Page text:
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Audiology Services

Hearing loss can have a dramatic impact on your quality of life. Loyola’s hearing health-care team will look at your health and communication needs. We focus on improving your quality of life as well as the effect your hearing loss may have on relationships with people around you. Loyola offers diagnostic audiology services for patients of all ages.

Our audiologists work with you to identify your hearing concerns and develop a treatment plan. Our audiologists have extensive experience treating patients with hearing and balance issues. Our audiology team is seamlessly integrated with Loyola’s otolaryngology practice, one of the top ear, nose and throat programs in Illinois and the country. Our audiologists participate patient support groups, professional organizations and are frequently involved in the latest clinical trials for audiology research.

Hearing Evaluation

When you schedule an appointment with a Loyola audiologist, you will have a consultation to assess your communication needs. Your comprehensive hearing evaluation will include sharing your medical history and addressing any specific concerns. Our audiologists will provide an age-appropriate evaluation, which may include conventional audiometry, tympanometry and otoacoustic emissions testing. Auditory brain-stem response testing also is available.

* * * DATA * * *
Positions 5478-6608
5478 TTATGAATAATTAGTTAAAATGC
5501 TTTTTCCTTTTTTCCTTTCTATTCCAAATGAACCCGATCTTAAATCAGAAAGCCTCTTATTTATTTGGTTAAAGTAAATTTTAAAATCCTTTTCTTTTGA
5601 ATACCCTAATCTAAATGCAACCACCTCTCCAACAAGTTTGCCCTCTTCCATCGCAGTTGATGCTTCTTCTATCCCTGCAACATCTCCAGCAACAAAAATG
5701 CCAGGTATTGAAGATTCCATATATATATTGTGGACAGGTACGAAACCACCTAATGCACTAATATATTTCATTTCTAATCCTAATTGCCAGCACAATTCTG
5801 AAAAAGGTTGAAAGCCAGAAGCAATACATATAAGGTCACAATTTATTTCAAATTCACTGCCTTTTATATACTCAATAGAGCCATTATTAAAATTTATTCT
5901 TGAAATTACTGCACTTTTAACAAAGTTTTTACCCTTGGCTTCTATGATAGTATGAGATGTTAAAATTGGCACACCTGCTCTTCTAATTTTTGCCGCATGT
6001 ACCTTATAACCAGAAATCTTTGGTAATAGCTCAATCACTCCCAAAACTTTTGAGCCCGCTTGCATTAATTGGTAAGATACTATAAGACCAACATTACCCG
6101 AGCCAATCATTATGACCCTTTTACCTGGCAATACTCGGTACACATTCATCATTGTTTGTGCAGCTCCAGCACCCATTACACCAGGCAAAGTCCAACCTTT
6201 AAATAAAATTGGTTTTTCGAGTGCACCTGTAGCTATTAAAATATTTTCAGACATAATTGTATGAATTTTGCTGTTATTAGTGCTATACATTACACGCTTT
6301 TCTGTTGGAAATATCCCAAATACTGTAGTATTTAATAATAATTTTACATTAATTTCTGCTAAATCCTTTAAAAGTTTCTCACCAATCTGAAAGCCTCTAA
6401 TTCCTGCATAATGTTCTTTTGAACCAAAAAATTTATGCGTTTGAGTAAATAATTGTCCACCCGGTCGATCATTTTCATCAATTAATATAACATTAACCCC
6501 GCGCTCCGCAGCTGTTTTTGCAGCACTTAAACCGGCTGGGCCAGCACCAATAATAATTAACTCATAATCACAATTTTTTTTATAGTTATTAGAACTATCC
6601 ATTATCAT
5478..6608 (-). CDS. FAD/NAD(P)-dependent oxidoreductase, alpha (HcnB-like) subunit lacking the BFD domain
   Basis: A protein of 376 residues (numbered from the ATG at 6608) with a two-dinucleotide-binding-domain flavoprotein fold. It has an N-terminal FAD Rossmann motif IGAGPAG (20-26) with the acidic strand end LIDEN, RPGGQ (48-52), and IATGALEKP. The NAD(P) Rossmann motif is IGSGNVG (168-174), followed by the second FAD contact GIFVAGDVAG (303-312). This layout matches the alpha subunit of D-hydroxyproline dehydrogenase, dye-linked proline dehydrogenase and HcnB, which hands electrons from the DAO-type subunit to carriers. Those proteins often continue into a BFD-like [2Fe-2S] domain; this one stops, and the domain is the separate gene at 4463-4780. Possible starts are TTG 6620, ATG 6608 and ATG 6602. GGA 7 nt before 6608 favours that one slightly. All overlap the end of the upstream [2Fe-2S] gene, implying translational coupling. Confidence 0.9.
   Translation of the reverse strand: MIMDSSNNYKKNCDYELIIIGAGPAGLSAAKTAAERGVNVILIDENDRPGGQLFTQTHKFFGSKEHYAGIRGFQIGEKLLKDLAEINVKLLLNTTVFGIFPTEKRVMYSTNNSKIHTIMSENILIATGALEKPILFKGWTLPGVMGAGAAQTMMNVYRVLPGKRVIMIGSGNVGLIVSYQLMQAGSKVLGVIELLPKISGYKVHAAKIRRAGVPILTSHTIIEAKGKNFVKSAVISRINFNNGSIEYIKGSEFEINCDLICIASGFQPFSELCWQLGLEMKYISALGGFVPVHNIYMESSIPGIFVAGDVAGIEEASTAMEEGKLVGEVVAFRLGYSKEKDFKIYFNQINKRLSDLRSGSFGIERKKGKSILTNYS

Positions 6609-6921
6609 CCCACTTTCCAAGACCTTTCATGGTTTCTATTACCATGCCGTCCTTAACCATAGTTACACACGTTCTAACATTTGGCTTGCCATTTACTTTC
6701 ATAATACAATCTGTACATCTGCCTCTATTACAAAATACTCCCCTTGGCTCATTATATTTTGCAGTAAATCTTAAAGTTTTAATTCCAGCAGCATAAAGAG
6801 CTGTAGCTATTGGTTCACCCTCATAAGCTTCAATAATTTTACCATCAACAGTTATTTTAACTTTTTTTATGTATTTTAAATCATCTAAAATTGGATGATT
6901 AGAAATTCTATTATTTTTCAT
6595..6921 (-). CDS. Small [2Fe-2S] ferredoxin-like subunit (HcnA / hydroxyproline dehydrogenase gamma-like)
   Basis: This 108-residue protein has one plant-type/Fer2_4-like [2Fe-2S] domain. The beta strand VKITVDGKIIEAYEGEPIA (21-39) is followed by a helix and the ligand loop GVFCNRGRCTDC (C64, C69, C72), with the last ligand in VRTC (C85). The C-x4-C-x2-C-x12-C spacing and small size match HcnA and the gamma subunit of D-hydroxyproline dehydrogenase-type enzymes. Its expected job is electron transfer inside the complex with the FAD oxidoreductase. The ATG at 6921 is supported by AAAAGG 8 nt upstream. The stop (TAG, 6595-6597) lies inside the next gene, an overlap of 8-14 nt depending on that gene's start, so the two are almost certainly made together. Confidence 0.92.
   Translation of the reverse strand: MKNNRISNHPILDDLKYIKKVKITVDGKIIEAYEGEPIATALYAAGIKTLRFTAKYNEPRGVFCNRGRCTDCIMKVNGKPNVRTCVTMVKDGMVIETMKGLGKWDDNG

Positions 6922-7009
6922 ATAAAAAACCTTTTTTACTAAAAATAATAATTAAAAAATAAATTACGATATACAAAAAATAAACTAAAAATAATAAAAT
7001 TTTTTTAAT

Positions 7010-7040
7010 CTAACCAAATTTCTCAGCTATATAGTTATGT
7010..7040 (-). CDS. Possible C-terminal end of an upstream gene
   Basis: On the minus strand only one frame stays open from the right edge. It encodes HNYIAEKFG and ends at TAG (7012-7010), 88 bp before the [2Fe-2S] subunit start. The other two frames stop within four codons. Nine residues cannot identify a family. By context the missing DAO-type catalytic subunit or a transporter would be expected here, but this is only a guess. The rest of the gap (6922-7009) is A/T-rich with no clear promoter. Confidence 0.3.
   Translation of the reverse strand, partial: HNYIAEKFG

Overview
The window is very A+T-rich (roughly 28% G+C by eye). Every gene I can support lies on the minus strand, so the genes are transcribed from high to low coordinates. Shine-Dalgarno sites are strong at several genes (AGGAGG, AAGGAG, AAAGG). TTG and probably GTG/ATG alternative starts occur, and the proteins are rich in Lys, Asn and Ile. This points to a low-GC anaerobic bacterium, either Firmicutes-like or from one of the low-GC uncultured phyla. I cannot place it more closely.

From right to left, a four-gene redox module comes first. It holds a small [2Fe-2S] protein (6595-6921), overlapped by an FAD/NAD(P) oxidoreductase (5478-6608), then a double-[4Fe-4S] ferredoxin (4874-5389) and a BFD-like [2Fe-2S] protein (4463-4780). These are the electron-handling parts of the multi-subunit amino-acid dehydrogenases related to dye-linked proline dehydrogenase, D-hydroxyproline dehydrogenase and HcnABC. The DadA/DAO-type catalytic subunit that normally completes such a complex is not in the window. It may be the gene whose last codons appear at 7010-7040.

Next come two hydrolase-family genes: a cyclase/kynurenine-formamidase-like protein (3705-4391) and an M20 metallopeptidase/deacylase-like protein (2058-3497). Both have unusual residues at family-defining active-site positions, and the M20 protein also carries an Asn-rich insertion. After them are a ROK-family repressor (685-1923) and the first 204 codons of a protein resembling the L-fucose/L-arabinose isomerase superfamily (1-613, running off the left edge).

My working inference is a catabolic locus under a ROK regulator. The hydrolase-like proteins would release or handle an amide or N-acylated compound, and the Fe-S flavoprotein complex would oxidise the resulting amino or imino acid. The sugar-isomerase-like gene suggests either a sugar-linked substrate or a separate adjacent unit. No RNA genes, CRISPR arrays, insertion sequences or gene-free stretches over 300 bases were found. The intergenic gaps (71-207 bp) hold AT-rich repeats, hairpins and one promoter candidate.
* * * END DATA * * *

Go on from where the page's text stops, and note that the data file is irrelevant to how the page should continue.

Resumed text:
Treatment plans may include audiology rehabilitation, such as use of an assistive hearing device. Loyola offers hearing aids with the latest digital technology in a variety of styles and price ranges. Loyola also offers surgical options such as cochlear implant and bone-anchored hearing aid programs.

If your hearing loss is related to a medical condition, you will be referred to a Loyola neurotologist (an ENT who specialized in the ear) for further diagnosis.

Balance Disorders

Some forms of hearing loss, accompanied by dizziness, unsteadiness, vertigo or buzzing in the ears are symptoms of a balance disorder. At Loyola's Balance Disorder Center in Oakbrook Terrace, patients with dizziness or vertigo are evaluated for abnormalities in the inner ear, poor blood circulation in the brain, trauma or infection. Testing includes electronystagmography, computerized posturography and rotary chair.